I started using Symlin recently and I wanted to share my experience. The following article by Gary Scheiner, a diabetes educator, is a great instructional guide to using Symlin and avoiding devastating hypoglycemic events.

Symlin is a hormone released along with insulin by the beta cells of the pancreas to do two things:

1. Slow down the emptying of the stomach.

2. Temporarily blunt the effects of glucagon which is inappropriately released after meals in people with type 1 diabetes causing  release of glucose from the liver and muscles despite the intake of food.

My experience with Symlin has not followed that of most users. First, I have never felt nauseous after injecting Symlin and second, I have not found the injections painful. From time to time, I’ve noticed a slight stinging under the skin after an injection, but nothing dramatic. I have noticed a mild reduction in appetite while using this drug, but far less than some of the reports I’ve read out there. I can still put away enough food to turn heads from time to time so I’m thankful for any improvement in this area.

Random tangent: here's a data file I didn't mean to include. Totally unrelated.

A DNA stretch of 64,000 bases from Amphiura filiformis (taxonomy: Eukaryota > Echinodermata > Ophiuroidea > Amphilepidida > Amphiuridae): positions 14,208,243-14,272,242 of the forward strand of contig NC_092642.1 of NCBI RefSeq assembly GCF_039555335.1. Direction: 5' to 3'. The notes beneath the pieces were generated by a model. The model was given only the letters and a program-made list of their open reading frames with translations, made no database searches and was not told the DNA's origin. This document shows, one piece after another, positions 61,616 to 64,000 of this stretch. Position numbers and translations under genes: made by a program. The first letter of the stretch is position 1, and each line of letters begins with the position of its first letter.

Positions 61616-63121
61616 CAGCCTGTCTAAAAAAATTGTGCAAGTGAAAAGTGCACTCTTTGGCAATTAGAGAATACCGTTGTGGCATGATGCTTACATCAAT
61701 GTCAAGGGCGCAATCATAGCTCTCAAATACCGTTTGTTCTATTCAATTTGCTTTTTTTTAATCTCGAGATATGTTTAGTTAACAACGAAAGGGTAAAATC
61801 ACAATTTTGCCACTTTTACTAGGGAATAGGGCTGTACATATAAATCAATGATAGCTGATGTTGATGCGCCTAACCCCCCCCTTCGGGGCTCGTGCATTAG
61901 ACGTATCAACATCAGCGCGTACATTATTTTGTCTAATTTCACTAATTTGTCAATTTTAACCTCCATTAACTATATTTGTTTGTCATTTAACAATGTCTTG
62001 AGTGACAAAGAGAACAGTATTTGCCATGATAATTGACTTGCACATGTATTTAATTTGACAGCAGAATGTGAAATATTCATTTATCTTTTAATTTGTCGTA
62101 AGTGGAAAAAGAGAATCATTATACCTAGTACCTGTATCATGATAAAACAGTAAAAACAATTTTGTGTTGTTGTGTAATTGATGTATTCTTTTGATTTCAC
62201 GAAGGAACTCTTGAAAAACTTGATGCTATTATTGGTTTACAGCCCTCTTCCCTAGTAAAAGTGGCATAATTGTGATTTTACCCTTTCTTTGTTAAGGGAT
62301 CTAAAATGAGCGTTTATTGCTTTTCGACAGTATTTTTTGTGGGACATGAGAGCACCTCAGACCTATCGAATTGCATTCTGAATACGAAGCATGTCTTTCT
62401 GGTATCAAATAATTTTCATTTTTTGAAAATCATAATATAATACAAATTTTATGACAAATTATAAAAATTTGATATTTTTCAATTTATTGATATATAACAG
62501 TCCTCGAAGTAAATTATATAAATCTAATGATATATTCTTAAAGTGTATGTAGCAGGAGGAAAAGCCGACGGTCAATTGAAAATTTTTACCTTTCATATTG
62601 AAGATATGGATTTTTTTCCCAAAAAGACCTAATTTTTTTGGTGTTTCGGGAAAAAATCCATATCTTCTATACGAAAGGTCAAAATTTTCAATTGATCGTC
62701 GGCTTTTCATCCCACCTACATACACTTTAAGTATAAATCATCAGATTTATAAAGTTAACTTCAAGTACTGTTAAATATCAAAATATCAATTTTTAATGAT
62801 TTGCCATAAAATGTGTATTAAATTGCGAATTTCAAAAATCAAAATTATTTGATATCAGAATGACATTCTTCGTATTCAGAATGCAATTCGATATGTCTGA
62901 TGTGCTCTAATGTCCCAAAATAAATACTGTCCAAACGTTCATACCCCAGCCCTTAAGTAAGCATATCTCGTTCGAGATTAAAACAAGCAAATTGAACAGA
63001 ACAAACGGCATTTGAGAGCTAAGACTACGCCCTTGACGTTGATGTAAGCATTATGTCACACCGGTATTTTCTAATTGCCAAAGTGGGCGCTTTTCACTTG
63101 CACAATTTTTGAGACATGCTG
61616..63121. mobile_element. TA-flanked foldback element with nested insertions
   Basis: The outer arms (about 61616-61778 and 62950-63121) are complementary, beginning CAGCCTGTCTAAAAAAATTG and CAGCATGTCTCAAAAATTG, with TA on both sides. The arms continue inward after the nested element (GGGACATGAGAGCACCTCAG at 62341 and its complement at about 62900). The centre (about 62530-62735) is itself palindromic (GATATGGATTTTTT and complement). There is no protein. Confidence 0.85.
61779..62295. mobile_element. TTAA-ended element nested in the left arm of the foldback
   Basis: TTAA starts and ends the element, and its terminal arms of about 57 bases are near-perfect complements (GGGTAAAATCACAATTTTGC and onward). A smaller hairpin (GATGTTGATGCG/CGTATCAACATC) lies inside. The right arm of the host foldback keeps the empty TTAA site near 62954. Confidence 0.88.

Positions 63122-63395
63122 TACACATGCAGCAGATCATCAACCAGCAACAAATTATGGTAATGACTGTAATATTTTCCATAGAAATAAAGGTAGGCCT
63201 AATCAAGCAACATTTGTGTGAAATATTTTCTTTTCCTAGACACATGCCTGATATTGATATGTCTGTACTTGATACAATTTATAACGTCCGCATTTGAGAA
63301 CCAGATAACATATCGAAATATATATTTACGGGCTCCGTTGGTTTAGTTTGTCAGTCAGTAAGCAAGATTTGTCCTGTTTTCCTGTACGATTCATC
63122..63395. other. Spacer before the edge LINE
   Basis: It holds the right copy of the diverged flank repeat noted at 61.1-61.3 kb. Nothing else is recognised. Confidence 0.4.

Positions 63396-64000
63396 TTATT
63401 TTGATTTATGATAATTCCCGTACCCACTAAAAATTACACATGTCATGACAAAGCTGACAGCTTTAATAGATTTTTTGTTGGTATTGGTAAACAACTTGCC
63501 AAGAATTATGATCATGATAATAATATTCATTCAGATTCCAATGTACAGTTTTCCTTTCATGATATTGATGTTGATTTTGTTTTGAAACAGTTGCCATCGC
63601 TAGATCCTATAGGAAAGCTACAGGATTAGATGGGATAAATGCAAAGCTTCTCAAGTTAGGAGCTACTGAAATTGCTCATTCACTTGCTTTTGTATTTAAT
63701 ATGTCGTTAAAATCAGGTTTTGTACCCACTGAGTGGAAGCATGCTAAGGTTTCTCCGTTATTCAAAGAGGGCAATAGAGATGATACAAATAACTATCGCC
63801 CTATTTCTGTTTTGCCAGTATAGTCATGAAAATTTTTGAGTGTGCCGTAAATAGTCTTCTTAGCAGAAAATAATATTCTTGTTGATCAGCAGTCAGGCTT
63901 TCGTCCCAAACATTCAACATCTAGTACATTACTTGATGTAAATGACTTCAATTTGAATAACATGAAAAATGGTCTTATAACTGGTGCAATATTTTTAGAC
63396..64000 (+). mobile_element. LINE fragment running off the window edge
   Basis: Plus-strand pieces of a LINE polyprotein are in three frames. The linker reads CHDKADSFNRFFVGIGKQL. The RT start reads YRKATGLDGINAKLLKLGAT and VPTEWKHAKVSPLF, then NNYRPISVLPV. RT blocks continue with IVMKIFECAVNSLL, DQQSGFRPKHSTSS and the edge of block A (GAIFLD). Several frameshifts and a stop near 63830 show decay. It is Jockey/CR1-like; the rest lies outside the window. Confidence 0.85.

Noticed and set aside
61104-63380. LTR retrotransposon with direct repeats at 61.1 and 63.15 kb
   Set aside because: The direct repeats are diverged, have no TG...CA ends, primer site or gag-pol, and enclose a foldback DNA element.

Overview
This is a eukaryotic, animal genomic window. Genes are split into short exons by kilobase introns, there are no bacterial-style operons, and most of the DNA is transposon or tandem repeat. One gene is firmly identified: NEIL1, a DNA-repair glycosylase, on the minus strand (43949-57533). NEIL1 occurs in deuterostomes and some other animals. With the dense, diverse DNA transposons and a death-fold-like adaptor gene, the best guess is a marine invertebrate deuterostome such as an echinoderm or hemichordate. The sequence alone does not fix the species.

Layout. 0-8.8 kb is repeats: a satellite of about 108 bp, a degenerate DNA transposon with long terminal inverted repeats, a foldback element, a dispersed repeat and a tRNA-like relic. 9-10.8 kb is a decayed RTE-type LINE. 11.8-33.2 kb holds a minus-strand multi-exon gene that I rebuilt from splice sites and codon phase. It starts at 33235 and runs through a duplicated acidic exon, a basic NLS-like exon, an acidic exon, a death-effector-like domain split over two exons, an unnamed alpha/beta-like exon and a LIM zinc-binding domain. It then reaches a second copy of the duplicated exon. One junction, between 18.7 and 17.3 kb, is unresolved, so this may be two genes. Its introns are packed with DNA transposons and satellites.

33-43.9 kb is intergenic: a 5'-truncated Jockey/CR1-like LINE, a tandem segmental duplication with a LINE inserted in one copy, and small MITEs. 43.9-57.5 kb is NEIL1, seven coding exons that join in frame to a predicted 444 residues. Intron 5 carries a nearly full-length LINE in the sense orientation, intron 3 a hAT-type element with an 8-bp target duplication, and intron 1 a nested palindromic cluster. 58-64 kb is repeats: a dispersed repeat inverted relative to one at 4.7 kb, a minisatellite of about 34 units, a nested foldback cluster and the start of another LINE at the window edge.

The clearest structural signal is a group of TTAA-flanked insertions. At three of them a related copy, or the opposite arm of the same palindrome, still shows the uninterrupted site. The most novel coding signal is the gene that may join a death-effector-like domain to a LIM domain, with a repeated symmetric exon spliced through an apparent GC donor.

When I first started taking Symlin, I was told to reduce insulin by 25% to 50%. I’ve notice I’ve had to reduce OVERALL insulin by only 25%, but more importantly I’ve had to play with the timing of that insulin.

On one of my first days with Symlin, I took 60 mcg of Symlin and 2 units of insulin ( 50% of usual dose) 5 minutes prior to eating dinner. Then, my wife and I went for our usual 1 mile post dinner walk around the neighborhood. Upon returning, my blood sugar was 40. I took a couple of glucose tablets to correct this low blood sugar and it took an unusually long time to take effect due to the slower stomach emptying effects of Symlin. Finally, a few hours after eating, my blood sugar was too high.

My first experiment with Symlin was not fun, but I assure you there are long term benefits to persevering through these first few days and getting it right. The elimination of BG spikes is important. And, for those athletes out there, it’s nice to hold onto muscle and liver glycogen when not training. In addition, I like having less insulin running through my blood at any given time.

Here’s a routine I’ve found that works for me. Figure out how much insulin is needed for a meal without symlin and reduce it by 25%. Then split that dose in two and take the first does before dinner and the second does after dinner. Be very careful if you plan any kind of physical activity after eating. This could cause a severe hypoglycemic event that is difficult to recover from.


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